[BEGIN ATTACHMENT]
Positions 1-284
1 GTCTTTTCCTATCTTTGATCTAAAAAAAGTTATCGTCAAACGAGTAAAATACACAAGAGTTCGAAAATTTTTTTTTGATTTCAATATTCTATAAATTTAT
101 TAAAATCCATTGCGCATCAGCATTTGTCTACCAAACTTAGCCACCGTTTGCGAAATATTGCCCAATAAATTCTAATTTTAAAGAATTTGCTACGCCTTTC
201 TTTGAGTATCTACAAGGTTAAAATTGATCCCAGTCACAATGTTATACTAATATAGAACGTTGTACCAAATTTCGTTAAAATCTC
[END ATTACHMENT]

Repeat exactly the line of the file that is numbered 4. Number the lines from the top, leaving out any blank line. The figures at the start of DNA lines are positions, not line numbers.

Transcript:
201 TTTGAGTATCTACAAGGTTAAAATTGATCCCAGTCACAATGTTATACTAATATAGAACGTTGTACCAAATTTCGTTAAAATCTC